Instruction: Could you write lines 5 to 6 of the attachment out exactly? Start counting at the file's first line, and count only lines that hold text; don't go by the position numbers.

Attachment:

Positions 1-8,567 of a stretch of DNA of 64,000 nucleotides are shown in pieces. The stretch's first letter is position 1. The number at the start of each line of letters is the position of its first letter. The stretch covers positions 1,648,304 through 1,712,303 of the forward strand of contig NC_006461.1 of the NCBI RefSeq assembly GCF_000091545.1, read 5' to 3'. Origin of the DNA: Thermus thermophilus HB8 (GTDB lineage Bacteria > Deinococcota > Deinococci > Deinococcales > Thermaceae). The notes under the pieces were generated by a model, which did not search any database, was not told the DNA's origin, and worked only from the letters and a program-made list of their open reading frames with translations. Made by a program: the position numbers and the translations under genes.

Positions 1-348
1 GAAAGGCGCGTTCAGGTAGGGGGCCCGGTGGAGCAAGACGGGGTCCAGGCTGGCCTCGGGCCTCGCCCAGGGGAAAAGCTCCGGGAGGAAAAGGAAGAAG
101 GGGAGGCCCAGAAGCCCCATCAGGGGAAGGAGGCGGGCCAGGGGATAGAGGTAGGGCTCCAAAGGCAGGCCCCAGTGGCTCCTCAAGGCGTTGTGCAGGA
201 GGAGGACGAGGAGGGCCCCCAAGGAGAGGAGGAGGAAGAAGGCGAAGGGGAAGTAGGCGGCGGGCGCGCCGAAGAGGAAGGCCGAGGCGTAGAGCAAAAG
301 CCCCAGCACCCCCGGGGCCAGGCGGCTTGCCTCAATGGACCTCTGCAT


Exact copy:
201 GGAGGACGAGGAGGGCCCCCAAGGAGAGGAGGAGGAAGAAGGCGAAGGGGAAGTAGGCGGCGGGCGCGCCGAAGAGGAAGGCCGAGGCGTAGAGCAAAAG
301 CCCCAGCACCCCCGGGGCCAGGCGGCTTGCCTCAATGGACCTCTGCAT